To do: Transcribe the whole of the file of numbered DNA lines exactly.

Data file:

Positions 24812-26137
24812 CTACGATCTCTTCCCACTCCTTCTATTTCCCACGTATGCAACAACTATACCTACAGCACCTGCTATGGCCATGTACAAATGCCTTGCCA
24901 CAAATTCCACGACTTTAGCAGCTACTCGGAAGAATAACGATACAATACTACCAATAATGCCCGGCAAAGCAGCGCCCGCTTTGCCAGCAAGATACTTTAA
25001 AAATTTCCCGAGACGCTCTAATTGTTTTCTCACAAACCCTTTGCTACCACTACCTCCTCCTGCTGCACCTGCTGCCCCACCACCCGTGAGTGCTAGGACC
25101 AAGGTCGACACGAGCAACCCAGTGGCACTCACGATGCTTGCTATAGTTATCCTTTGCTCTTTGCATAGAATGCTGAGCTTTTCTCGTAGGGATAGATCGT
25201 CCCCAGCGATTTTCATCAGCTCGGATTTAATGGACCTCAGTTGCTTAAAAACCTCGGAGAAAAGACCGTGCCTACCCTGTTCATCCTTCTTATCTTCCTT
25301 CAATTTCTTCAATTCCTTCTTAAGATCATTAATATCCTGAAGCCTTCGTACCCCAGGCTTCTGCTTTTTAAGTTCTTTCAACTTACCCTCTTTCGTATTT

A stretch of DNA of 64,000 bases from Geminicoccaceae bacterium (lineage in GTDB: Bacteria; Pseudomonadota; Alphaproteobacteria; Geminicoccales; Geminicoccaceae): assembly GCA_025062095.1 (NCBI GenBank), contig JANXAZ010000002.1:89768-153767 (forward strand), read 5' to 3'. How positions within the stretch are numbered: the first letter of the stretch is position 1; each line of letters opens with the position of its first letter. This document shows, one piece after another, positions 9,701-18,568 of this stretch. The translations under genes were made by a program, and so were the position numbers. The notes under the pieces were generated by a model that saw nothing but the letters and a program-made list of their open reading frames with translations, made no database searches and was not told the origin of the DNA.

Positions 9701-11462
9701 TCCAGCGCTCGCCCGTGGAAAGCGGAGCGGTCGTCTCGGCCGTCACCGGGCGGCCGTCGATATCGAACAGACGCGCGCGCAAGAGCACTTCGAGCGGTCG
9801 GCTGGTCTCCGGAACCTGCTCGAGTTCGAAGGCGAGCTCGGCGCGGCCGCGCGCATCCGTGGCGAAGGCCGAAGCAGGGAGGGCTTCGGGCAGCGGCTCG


Positions 24812-26137
24812 CTACGATCTCTTCCCACTCCTTCTATTTCCCACGTATGCAACAACTATACCTACAGCACCTGCTATGGCCATGTACAAATGCCTTGCCA
24901 CAAATTCCACGACTTTAGCAGCTACTCGGAAGAATAACGATACAATACTACCAATAATGCCCGGCAAAGCAGCGCCCGCTTTGCCAGCAAGATACTTTAA
25001 AAATTTCCCGAGACGCTCTAATTGTTTTCTCACAAACCCTTTGCTACCACTACCTCCTCCTGCTGCACCTGCTGCCCCACCACCCGTGAGTGCTAGGACC
25101 AAGGTCGACACGAGCAACCCAGTGGCACTCACGATGCTTGCTATAGTTATCCTTTGCTCTTTGCATAGAATGCTGAGCTTTTCTCGTAGGGATAGATCGT
25201 CCCCAGCGATTTTCATCAGCTCGGATTTAATGGACCTCAGTTGCTTAAAAACCTCGGAGAAAAGACCGTGCCTACCCTGTTCATCCTTCTTATCTTCCTT
25301 CAATTTCTTCAATTCCTTCTTAAGATCATTAATATCCTGAAGCCTTCGTACCCCAGGCTTCTGCTTTTTAAGTTCTTTCAACTTACCCTCTTTCGTATTT

A stretch of DNA of 64,000 bases from Geminicoccaceae bacterium (lineage in GTDB: Bacteria; Pseudomonadota; Alphaproteobacteria; Geminicoccales; Geminicoccaceae): assembly GCA_025062095.1 (NCBI GenBank), contig JANXAZ010000002.1:89768-153767 (forward strand), read 5' to 3'. How positions within the stretch are numbered: the first letter of the stretch is position 1; each line of letters opens with the position of its first letter. This document shows, one piece after another, positions 9,701-18,568 of this stretch. The translations under genes were made by a program, and so were the position numbers. The notes under the pieces were generated by a model that saw nothing but the letters and a program-made list of their open reading frames with translations, made no database searches and was not told the origin of the DNA.

Positions 9701-11462
9701 TCCAGCGCTCGCCCGTGGAAAGCGGAGCGGTCGTCTCGGCCGTCACCGGGCGGCCGTCGATATCGAACAGACGCGCGCGCAAGAGCACTTCGAGCGGTCG
9801 GCTGGTCTCCGGAACCTGCTCGAGTTCGAAGGCGAGCTCGGCGCGGCCGCGCGCATCCGTGGCGAAGGCCGAAGCAGGGAGGGCTTCGGGCAGCGGCTCG